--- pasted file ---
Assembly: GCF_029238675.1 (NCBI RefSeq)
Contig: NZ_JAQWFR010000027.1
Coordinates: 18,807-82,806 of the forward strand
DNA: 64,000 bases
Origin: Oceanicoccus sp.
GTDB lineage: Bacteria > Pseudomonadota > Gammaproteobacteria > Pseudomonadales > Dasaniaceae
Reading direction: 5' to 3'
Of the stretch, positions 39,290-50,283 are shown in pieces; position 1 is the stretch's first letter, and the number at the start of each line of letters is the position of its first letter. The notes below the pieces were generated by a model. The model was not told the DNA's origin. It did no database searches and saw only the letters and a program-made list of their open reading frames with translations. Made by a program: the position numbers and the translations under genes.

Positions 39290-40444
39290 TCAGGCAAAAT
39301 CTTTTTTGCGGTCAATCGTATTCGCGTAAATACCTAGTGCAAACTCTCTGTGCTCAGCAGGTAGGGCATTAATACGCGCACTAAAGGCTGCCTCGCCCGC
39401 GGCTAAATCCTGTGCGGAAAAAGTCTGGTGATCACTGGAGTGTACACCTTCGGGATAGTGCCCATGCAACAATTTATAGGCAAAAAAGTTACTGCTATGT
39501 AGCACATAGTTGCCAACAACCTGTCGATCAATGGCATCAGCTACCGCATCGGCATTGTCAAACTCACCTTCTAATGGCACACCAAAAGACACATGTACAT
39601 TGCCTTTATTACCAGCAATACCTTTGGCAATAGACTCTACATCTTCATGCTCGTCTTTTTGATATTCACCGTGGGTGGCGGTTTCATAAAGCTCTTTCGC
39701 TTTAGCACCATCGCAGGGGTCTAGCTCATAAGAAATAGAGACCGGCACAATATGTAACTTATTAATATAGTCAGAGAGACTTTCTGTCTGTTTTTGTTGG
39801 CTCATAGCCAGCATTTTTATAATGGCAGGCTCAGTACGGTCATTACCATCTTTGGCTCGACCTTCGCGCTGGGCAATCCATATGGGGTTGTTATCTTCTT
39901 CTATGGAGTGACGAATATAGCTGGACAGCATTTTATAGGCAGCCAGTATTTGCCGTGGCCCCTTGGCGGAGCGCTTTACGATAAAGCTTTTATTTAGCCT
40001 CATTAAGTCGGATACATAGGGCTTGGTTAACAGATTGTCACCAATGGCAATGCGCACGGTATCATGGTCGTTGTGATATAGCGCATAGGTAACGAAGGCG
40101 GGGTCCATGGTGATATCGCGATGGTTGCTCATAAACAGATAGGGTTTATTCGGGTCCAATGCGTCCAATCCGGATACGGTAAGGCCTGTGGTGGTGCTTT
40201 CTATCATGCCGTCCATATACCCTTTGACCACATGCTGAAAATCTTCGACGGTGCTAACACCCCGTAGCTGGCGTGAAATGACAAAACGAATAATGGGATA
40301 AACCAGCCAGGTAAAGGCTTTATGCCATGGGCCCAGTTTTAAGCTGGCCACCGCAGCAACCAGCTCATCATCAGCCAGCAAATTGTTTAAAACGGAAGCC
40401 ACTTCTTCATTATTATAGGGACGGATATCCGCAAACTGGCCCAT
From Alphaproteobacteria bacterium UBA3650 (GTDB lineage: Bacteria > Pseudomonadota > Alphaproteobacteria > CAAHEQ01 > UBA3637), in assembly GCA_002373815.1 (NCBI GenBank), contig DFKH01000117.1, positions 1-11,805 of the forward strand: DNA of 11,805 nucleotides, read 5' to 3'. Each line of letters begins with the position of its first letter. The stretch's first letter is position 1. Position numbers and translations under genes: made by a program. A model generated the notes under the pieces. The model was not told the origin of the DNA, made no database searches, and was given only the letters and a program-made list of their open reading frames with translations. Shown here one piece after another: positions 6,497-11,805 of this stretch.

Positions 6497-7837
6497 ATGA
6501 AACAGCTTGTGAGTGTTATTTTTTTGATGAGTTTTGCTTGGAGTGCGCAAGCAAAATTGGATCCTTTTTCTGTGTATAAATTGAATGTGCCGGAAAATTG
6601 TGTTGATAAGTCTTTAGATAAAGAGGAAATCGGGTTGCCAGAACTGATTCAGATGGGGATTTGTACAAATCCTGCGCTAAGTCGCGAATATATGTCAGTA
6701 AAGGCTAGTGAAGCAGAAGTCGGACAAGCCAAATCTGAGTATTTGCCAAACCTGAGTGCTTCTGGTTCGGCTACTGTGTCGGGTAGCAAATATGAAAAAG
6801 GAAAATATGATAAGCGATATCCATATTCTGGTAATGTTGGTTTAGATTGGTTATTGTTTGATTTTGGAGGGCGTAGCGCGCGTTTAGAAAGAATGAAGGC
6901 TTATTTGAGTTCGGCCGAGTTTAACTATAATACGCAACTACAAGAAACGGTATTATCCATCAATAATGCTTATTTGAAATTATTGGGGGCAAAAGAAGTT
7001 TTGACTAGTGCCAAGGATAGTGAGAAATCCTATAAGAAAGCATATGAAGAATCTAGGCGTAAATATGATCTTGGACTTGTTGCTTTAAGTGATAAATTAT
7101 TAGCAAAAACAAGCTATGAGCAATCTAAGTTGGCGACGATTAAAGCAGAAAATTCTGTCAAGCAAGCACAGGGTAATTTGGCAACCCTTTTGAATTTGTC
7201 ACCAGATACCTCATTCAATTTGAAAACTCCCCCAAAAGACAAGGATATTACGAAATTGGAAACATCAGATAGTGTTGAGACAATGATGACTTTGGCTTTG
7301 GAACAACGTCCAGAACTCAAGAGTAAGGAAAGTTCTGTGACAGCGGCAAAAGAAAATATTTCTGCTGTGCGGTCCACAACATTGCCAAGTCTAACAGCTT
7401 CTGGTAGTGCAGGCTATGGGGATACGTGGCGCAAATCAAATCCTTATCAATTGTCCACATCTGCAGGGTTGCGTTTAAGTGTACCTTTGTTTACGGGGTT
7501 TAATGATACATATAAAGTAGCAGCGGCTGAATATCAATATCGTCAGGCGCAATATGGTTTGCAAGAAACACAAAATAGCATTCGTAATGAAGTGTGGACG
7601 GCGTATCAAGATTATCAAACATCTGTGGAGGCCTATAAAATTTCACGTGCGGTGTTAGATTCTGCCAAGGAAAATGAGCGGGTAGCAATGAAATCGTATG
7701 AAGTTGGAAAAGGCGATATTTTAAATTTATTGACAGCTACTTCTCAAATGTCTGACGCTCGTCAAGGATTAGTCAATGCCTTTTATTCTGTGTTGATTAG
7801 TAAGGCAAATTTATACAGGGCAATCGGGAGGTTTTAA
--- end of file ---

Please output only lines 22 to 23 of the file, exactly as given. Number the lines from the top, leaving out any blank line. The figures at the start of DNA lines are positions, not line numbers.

40401 ACTTCTTCATTATTATAGGGACGGATATCCGCAAACTGGCCCAT
From Alphaproteobacteria bacterium UBA3650 (GTDB lineage: Bacteria > Pseudomonadota > Alphaproteobacteria > CAAHEQ01 > UBA3637), in assembly GCA_002373815.1 (NCBI GenBank), contig DFKH01000117.1, positions 1-11,805 of the forward strand: DNA of 11,805 nucleotides, read 5' to 3'. Each line of letters begins with the position of its first letter. The stretch's first letter is position 1. Position numbers and translations under genes: made by a program. A model generated the notes under the pieces. The model was not told the origin of the DNA, made no database searches, and was given only the letters and a program-made list of their open reading frames with translations. Shown here one piece after another: positions 6,497-11,805 of this stretch.